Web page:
Discussion in 'Colorado Basketball Recruiting Central' started by onealcd, Aug 18, 2016.
Interesting article with anonymous quotes.
Wait? Are they saying that shoe companies do the cheating for the college programs through AAU coaches and agents? Unpossible.
and apparently getting better at it.
I was told shoe companies had nothing to do with this - by people smarter than me, on this message board.
So instead of "buy that kid a tractor", it's "promise that kid a shoe deal!"
It would be "impossible", that is all.
When I talked with one of De'ron Davis' coaches, he told me that Indiana being an "Adidas school" was a huge factor in terms of his decision to go there.
Adidas took great care of his traveling team.
I'm seeing more and more about this trend in the national media. I wonder if the publicity will lead to any sort of policy changes. But I guess for that to happen, there would have to be a sanctioning body that actually enforced rules.
Well I think the concerning part is it seems to be getting worse. NCAA really needs to try to do something.
The problem is what rule are you going to create that:
1. Is actually enforceable, and
2. Will actually stop these actions?
The only way to even start to clean up the process would be to eliminate all sponsorship of university sports teams, and extend that to high school/club teams (you can't have played on a corporately sponsored club team and still have college eligibility). Yeah right.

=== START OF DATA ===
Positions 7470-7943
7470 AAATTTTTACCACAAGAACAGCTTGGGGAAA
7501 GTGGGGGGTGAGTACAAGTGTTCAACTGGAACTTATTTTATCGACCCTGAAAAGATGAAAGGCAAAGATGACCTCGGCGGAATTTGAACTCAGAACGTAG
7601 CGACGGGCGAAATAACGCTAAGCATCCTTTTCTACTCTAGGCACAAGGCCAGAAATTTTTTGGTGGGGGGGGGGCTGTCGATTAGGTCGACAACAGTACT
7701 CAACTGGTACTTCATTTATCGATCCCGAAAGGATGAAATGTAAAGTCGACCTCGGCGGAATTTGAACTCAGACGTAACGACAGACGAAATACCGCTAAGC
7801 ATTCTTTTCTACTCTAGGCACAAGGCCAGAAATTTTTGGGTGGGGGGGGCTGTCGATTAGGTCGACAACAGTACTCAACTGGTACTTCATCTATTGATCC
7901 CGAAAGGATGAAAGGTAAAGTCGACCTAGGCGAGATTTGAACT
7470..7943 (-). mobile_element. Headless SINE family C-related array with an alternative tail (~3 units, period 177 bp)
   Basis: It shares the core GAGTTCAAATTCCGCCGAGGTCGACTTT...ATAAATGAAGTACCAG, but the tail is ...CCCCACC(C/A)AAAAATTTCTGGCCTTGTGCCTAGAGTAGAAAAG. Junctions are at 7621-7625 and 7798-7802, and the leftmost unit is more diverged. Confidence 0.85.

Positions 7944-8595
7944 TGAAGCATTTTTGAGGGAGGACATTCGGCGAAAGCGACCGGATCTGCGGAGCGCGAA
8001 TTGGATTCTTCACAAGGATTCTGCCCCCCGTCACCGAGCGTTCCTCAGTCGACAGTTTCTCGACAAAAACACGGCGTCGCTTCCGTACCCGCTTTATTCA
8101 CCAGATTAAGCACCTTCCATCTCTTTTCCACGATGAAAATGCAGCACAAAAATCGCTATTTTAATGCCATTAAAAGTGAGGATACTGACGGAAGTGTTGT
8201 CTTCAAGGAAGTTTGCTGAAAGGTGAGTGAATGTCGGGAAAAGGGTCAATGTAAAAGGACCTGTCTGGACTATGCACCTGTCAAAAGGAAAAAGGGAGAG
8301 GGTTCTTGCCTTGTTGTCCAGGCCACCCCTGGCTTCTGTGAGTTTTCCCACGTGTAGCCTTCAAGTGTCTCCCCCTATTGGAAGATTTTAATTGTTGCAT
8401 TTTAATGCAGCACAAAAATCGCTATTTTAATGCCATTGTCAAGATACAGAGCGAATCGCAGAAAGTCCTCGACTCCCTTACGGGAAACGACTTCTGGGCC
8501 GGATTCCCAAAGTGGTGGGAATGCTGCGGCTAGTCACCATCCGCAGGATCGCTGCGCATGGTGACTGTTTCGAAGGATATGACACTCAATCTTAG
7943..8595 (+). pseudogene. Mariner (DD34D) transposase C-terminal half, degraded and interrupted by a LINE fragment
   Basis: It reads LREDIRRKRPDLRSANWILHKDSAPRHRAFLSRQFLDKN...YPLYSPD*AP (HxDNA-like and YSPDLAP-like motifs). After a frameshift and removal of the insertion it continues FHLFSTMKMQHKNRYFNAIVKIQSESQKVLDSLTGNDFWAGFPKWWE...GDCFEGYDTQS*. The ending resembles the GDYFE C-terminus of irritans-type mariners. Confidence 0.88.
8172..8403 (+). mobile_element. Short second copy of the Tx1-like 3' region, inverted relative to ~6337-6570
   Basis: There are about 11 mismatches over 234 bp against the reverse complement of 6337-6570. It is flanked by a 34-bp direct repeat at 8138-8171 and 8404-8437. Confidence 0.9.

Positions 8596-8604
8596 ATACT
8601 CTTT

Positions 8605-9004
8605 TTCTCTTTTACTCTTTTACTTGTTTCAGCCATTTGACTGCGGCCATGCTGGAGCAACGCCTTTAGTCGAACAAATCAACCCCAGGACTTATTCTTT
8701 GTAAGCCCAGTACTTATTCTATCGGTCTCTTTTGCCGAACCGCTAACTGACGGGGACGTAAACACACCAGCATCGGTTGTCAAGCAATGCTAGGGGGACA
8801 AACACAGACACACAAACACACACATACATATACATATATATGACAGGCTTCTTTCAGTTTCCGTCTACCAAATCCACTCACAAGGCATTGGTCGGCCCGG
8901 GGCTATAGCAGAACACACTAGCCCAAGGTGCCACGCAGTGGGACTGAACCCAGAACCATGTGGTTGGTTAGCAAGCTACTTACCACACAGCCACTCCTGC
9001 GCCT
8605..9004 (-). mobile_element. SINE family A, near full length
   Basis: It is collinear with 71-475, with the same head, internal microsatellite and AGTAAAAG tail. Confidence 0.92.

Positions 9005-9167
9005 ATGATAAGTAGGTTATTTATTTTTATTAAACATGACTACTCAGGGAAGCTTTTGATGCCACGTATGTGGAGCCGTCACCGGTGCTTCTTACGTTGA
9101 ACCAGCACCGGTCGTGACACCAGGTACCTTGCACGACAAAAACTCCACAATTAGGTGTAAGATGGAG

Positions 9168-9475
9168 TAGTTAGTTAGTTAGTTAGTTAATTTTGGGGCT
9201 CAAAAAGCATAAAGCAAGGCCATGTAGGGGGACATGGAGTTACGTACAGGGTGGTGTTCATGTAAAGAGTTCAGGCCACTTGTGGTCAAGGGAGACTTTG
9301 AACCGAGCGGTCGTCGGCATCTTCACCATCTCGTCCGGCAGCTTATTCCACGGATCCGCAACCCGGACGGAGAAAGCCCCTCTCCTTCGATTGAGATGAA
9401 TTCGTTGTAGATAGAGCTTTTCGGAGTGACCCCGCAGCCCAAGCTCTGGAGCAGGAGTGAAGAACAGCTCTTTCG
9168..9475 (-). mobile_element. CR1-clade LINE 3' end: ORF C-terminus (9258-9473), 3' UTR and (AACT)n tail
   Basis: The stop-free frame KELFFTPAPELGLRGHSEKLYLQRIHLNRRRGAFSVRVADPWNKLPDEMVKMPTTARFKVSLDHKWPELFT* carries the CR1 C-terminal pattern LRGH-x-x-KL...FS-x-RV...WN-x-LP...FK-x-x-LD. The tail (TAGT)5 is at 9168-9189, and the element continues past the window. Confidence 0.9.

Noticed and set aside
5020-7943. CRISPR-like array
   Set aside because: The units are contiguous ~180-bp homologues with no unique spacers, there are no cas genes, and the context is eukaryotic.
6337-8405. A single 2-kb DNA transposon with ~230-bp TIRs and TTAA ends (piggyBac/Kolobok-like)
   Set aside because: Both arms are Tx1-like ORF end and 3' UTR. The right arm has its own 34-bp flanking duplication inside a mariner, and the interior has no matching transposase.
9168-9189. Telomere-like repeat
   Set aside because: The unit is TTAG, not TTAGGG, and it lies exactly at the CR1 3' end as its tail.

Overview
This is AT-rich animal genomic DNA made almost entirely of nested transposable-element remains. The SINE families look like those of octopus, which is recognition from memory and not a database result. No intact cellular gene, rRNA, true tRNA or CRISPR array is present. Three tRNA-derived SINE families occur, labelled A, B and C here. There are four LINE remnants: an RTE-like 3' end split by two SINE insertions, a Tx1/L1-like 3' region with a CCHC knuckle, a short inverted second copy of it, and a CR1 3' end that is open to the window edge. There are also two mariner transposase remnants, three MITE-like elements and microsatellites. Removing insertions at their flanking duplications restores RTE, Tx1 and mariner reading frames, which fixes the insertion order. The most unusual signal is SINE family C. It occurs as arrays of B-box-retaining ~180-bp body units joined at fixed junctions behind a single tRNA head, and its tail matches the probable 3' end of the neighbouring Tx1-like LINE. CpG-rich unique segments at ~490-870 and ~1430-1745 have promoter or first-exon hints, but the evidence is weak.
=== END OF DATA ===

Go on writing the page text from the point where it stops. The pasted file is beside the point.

I always come back to the guy (Sonny Vaccaro) who literally built the university sponsorship programs for Nike, Adidas and Reebok (when Nike sponsored Michael Jordan for the first time, it was a pioneering idea that led the way to shoe companies sponsoring athletes, teams, leagues and, yep, universities - who was the Nike exec that signed that first deal with Michael Jordan? - yep, Vaccaro).
This is what he told a room full of university presidents in 2001:
"“I’m not hiding, we want to put our materials on the bodies of your athletes, and the best way to do that is buy your school. Or buy your coach.”
When asked why the universities should let him do that, here's his answer:
“They shouldn’t, sir. You sold your souls, and you’re going to continue selling them. You can be very moral and righteous in asking me that question, sir, but there’s not one of you in this room that’s going to turn down any of our money. You’re going to take it. I can only offer it.”
Now, tell me again what rules change is the NCAA going to make that will clean up the problem of shoe companies sponsoring high school club teams, and then steering top athletes from those teams to colleges that are affiliated with that same shoe company?
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